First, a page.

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Several classes of copper complexes are known to induce oxidative DNA damage that mediates cell death. These compounds are potentially useful anticancer agents and detailed investigation can reveal the mode of DNA interaction, binding strength, and type of oxidative lesion formed. We recently reported the development of a DNA electrochemical biosensor employed to quantify the DNA cleavage activity of the well-studied [Cu(phen)2]2+ chemical nuclease. However, to validate the broader compatibility of this sensor for use with more diverse—and biologically compatible—copper complexes, and to probe its use from a drug discovery perspective, analysis involving new compound libraries is required. Here, we report on the DNA binding and quantitative cleavage activity of the [Cu(TPMA)(N,N)]2+ class (where TPMA = tris-2-pyridylmethylamine) using a DNA electrochemical biosensor. TPMA is a tripodal copper caging ligand, while N,N represents a bidentate planar phenanthrene ligand capable of enhancing DNA interactions through intercalation. All complexes exhibited electroactivity and interact with DNA through partial (or semi-) intercalation but predominantly through electrostatic attraction. Although TPMA provides excellent solution stability, the bulky ligand enforces a non-planar geometry on the complex, which sterically impedes full interaction. [Cu(TPMA)(phen)]2+ and [Cu(TPMA)(DPQ)]2+ cleaved 39% and 48% of the DNA strands from the biosensor surface, respectively, while complexes [Cu(TPMA)(bipy)]2+ and [Cu(TPMA)(PD)]2+ exhibit comparatively moderate nuclease efficacy (ca. 26%). Comparing the nuclease activities of [Cu(TPMA)(phen)] 2+ and [Cu(phen)2]2+ (ca. 23%) confirms the presence of TPMA significantly enhances chemical nuclease activity. Therefore, the use of this DNA electrochemical biosensor is compatible with copper(II) polypyridyl complexes and reveals TPMA complexes as a promising class of DNA damaging agent with tuneable activity due to coordinated ancillary phenanthrene ligands.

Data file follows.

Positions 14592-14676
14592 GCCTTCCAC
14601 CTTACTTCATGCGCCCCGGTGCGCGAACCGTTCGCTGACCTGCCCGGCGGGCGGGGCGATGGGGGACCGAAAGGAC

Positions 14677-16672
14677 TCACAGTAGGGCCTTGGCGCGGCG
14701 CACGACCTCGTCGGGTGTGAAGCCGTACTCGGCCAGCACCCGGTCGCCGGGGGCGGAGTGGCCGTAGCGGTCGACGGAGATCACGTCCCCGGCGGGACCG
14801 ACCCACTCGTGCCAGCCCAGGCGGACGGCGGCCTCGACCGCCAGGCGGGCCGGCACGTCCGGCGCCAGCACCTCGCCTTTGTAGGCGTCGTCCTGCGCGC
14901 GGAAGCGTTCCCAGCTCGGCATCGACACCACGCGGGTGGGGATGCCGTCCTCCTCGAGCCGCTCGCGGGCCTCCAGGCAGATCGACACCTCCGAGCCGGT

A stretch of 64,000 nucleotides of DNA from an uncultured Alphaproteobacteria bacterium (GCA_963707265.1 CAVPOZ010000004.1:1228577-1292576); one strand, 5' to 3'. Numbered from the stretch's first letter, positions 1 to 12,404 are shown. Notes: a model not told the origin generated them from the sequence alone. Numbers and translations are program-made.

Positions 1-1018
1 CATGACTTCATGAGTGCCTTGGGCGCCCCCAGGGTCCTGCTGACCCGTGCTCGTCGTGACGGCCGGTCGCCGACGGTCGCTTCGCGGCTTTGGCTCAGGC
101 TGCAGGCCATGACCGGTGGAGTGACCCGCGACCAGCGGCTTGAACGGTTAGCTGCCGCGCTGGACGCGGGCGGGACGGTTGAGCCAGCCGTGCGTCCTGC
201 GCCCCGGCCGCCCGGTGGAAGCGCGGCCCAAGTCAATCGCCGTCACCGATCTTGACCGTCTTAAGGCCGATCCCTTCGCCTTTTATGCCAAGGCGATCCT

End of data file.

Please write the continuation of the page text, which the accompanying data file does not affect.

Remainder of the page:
Technological University Dublin; Marie Skłodowska-Curie Innovative Training Network (ITN); ClickGene;

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